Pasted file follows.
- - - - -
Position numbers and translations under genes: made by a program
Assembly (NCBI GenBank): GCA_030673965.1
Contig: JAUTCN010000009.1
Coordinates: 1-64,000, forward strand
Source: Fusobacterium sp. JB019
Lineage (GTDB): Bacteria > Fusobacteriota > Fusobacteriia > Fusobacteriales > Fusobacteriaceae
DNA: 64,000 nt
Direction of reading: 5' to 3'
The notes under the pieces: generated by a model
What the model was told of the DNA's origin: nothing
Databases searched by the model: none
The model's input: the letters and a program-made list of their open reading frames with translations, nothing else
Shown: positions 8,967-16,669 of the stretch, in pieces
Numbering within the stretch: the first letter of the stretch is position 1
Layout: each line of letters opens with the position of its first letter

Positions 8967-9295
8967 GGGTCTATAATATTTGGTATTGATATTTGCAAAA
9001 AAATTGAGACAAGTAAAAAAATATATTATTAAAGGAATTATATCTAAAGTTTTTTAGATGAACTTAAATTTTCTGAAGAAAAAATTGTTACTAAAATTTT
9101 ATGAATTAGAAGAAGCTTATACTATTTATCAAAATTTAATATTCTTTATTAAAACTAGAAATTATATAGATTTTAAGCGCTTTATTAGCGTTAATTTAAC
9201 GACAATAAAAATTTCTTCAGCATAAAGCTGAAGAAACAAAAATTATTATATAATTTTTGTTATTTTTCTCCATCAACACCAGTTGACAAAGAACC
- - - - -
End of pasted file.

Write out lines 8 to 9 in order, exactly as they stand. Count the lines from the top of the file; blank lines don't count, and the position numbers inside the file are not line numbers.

Direction of reading: 5' to 3'
The notes under the pieces: generated by a model